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Chimamanda Ngozi Adichie's 'We Should All Be Feminists' Adapted As An eBook

Chimamanda Ngozi Adichie's 2013 Ted Talk "We Should All Be Feminists" has been adapted for publication as an eBook via Vintage Books.


2014 has proven a groundbreaking year for literary genius Chimamanda Ngozi Adichie. Her second novel Half of a Yellow Sun hit the silver screen (and is finally set to open in Nigerian theaters). News broke in June that her best-selling novel Americanah was picked up by Kenyan Oscar-winning actress Lupito Nyong’o, who will bring the diasporic love story to life and also star in the film adaptation of the novel. Abreast all of this attention the Nigerian author is still keeping busy wielding her pen to produce narratives that voice the thoughts, hopes and perspectives of those often unheard of in popular mainstream literary works. Her latest textual offering takes form as a long essay adapted from her TED Talk heard 'round the world (it reached over 1 million views on youtube). The poignant speech We Should All Be Feminists was first delivered back in 2013 at TedxEuston. It experienced resurged popularity back in December after being (rather unexpectedly) sampled on Beyoncé's feminist anthem "Flawless"– though if you’ve only heard the 30-second sample on Queen Bey’s track, please do yourself a favor and watch the whole speech below.

We Should All Be Feminists grapples with what feminism means both in different cultural spheres and in the current political climate of today's society. Through recounting a number of different personal experiences both in Nigeria and the U.S, Adichie describes how she had to unlearn many oppressive understandings about gender that are weaved into the fabric of our society and fed to young girls and boys as they grow into men and woman, sending out a rallying-cry as she proclaims that "more of us should reclaim [feminism]." Adichie's We Should All Be Feminists will be available to purchase as an eBook next Tuesday, July 29th, via Vintage Books. Find out more on the release here. Until then, watch the TED Talk that inspired the publication below.

Courtesy of Jojo Abot.

Let Jojo Abot's New Afrofuturistic Video Hypnotize You

The Ghanaian artist releases the new video for "Nye VeVe SeSe," an entirely iPhone-recorded track.

Jojo Abot is rounding out a strong year which has seen her tour South Africa, release the NGIWUNKULUNKULU EP and work with institutions like the New Museum, Red Bull Sound Select and MoMA on her art and performances.

Jojo is now sharing her latest music video for "Nye VeVe SeSe," a song featured on her iPhone-only production project, Diary Of A Traveler.

"Nye Veve Sese is an invitation to let go of the burden of pain and suffering that keeps us from becoming our best and greatest selves," a statement from Jojo's team reads. "Asking the question of why pain is pleasurable to both the one in pain and the source of the pain. Often time the two being one and the same."

Watch her new "meditative piece," which was shot in Bedstuy, Brooklyn, below.

Jojo Abot will be playing her final US show of the year in New York City alongside Oshun on October 26 at Nublu 151. Grab your tickets here.

A Nigerian Label Is Suing Nas For Not Delivering a Good Verse

M.I and Chocolate City filed a lawsuit in New York State Supreme Court claiming Nas didn't deliver the verse they wanted.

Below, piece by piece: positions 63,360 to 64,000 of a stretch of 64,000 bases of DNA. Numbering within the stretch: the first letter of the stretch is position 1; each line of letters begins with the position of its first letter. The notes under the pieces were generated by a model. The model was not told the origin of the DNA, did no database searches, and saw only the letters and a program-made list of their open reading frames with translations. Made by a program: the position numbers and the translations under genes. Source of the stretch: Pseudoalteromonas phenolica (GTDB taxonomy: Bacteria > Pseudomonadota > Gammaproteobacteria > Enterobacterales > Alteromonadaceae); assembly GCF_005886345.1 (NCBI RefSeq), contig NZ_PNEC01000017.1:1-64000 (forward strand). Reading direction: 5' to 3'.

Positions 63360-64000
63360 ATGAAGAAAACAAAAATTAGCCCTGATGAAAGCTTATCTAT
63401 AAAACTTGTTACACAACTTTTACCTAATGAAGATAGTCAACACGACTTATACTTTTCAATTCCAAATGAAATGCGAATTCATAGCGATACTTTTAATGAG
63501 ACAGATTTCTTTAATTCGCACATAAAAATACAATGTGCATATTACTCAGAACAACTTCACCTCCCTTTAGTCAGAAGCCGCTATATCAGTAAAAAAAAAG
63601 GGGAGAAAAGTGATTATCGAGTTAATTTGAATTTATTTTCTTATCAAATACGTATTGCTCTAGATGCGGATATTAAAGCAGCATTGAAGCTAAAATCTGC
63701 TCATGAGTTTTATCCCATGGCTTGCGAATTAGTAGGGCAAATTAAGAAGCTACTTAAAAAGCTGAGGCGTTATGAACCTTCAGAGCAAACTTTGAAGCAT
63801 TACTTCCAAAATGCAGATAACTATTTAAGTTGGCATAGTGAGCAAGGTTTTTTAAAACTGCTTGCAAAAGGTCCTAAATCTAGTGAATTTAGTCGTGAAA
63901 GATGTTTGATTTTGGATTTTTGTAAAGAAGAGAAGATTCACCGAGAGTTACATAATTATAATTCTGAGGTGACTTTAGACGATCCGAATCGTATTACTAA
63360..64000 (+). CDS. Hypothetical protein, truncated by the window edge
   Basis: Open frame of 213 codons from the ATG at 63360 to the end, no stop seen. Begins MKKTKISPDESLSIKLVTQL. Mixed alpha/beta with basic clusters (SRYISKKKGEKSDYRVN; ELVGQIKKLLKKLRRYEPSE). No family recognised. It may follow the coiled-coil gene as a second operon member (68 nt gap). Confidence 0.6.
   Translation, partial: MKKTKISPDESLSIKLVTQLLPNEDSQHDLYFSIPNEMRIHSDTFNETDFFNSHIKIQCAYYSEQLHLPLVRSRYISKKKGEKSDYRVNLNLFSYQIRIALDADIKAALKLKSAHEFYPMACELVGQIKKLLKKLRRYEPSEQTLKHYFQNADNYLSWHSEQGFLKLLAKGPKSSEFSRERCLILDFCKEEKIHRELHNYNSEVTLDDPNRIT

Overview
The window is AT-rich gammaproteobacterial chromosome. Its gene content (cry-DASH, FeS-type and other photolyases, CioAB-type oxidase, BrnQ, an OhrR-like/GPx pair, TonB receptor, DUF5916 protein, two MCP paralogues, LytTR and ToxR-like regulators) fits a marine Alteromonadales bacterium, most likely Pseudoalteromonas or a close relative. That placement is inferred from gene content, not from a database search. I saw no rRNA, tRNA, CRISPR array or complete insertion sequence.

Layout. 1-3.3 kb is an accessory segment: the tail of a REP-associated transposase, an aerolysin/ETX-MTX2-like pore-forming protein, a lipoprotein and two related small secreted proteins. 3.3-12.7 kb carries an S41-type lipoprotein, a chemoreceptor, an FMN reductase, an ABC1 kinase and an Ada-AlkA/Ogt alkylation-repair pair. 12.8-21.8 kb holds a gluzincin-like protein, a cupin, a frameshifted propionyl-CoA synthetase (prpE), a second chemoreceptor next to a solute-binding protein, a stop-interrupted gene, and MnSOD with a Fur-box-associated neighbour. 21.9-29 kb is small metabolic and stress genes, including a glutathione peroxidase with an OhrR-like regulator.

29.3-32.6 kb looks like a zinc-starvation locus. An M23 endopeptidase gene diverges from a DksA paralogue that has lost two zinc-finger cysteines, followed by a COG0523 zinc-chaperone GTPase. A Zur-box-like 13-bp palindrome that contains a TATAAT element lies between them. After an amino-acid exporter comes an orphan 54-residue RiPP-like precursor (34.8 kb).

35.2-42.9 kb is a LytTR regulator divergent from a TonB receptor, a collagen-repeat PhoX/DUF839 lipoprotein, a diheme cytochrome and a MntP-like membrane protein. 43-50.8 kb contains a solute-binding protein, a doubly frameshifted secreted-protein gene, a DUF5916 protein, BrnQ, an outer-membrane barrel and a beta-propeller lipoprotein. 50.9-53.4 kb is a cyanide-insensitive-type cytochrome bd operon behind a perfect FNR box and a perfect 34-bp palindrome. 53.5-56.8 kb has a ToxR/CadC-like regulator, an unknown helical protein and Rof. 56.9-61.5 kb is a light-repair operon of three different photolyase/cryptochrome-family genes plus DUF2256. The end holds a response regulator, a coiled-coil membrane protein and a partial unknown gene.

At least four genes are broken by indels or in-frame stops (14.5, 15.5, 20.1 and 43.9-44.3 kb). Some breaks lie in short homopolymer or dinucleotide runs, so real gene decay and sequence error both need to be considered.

Nigerian star M.I and his label home Chocolate City are suing Queenbridge legend Nasir Jones.

In the lawsuit, which was filed in the New York State Supreme Court, Nas and Mass Appeal Records' Ronnie Goodman are accused of ripping off Chocolate City after they'd paid the rapper $50,000 for the verse.

According to the lawsuit, back in 2013, Nas and Goodman agreed to contribute a verse to a track from M.I. The stipulations were that Nas was supposed to mention "M.I, Chocolate City, Nigeria, Queens, New York—NAS's hometown—, Mandela, Trayvon Martin, and the struggles of Africans and African Americans" in his verse.

Nas did, in fact, deliver a verse but it didn't mention any of the subject matter Chocolate City had asked for.

The Nigerian label requested that the Queens rapper to re-record the verse, which now three year later, has never happened despite them delivering the $50,000 payment. Hence, that's why they're now suing him, they mention.

It's not all fighting words, though, as Chocolate City is very complementary to Nas in the lawsuit calling him "a highly respected lyricist in the music industry" and writing that they wanted a verse from him "because of NAS's exceptional talent as a lyric writer."

Unfortunately that talent and lyricism was no where to be found in the verse they got, in the eyes of Chocolate City and M.I.

Revisit M.I's "Chairman" above.

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Photo courtesy of TEF.

5 Things We Learned From the TEF Entrepreneurship Forum

Over 1,300 African entrepreneurs, business leaders and policymakers attended the 3rd Tony Elumelu Foundation Entrepreneurship Forum in Lagos—here are the highlights.

The Nigerian Law School in Lagos, Nigeria, was transformed into a buzzing enclave of substantial conversation, intentional encouragement, and unbeatable energy.

The third Tony Elumelu Foundation Entrepreneurship Forum was the most inclusive gathering of African experts in business, entrepreneurship and policy, where all 54 African countries were represented with more than 1,300 attendees. These entrepreneurs and thought leaders are innovators across a diverse array of sectors like agriculture, technology, healthcare, fashion and energy/power generation.

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